Feeling he needed to get another opinion, Zansler then called Presbyterian Healthcare Services, where a nurse had the opposite response and wrote an order for him to get tested. He did that Thursday and was waiting for the results.

“My flu test has already come back negative,” he said. “Pretty much everything is pointing to coronavirus.”

The Governor's Office, which is coordinating the response to the pandemic with the Health Department, said staff have been working nonstop to process test results and to relay accurate information to patients and the general public.

"It is an incomprehensible amount of work," said Tripp Stelnicki, a spokesman for the governor. "It is my view they have risen to the challenge remarkably every day and continue to do so, and we all owe them an enormous debt.”

Zansler said his roommate who tested positive waited 5½ days to get his results back. During that time, Zansler and other friends were left in limbo, unable to know whether they had indeed come into contact with someone with the virus.

Zansler mostly self-isolated over the five days but did go to the grocery store once, saying the lack of results gave a “false sense of security."

“Had we gotten his results sooner, I definitely would not have made a trip to the grocery store,” he said.

Mixed messages

It wasn’t just people trying to get tested who experienced contradictory messages from health officials. People already confirmed to have the virus got them, too.

A 64-year-old Santa Fe woman, whose journey through the testing system was featured in a March 22 story in The New Mexican, was later confirmed positive for COVID-19 after waiting four days for her results.

“We were both so shocked,” she said, referring to herself and her husband. “We couldn’t believe it when the doctor called.”

The woman was still exhibiting symptoms but said she was feeling better, and a state epidemiologist told her she was very likely to recover. Adding to the good news, none of the family members or friends she had recently seen was showing signs of sickness.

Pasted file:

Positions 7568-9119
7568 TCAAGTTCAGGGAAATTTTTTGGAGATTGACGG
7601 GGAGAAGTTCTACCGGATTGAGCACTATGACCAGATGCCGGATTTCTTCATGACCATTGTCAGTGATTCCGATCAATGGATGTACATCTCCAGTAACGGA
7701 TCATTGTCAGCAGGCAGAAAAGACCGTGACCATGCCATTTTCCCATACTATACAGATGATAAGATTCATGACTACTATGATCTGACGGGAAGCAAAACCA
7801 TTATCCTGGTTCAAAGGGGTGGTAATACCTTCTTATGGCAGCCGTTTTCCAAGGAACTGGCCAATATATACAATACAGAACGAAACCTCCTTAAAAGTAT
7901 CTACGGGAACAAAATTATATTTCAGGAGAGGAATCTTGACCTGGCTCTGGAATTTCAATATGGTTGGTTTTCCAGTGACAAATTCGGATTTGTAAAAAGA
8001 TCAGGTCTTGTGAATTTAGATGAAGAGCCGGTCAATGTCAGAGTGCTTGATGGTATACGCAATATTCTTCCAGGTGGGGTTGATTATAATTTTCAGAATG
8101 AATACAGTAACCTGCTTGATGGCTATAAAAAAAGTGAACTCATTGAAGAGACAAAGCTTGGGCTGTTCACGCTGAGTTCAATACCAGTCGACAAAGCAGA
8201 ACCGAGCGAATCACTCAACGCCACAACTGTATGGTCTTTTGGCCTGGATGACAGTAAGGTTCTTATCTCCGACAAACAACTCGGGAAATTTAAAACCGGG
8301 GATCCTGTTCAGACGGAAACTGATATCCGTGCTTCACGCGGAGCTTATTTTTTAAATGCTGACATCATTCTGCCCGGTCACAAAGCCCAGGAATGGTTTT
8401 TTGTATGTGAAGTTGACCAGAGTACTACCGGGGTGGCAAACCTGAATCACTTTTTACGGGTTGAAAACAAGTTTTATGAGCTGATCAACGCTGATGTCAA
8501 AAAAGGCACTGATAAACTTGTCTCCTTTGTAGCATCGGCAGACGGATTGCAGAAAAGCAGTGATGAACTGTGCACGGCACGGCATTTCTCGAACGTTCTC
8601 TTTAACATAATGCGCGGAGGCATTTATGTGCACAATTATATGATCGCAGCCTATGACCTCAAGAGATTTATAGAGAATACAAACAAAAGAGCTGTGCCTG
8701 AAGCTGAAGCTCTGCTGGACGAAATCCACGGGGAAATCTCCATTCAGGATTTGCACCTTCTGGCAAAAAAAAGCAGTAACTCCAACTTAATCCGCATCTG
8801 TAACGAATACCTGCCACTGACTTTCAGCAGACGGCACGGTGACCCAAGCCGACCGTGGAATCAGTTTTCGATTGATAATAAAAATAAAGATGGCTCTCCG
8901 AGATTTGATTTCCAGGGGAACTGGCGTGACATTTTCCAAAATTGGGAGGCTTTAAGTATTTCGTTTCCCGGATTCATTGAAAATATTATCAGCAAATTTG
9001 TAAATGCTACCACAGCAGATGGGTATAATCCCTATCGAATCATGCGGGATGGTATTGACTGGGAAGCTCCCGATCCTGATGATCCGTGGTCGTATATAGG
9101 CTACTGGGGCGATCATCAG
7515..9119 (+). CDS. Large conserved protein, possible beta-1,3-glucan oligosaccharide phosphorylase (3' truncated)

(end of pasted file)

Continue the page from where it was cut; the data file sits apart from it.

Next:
Yet the experience could provide a window into a state Health Department that has an inordinate amount of work amid the global health crisis. The woman said the people she spoke with gave unclear advice.

The first two people she talked to — a nurse and a liaison for health care providers — told her to tell everyone she saw before the onset of symptoms that they had to shelter in place for 14 days from the time of contact. That's what she did.

“We let all of our friends know, and it was pretty dire,” the woman said.

Afterward, she said, an epidemiologist at the agency said those precautions weren't necessary because the contact occurred before she became symptomatic.

The Governor's Office said it hadn't heard any reports of people getting inconsistent information from the COVID-19 hotline, but acknowledged it was "possible an individual might have been passed between people with somewhat differing information.”

Stelnicki added the state's guidance has been that individuals who may have had contact with people who test positive "certainly need to stay home and self-isolate.”

The woman received more mixed messages Friday on how long she needed to stay in self-isolation. Some health officials said 14 days while others said she was free to move about sooner, according to the woman.

The woman said the epidemiologist was impressed with how disciplined she and her husband had been while sheltering in place.

Her husband said if they had not been so diligent, the woman easily could have transmitted the virus to others without knowing it.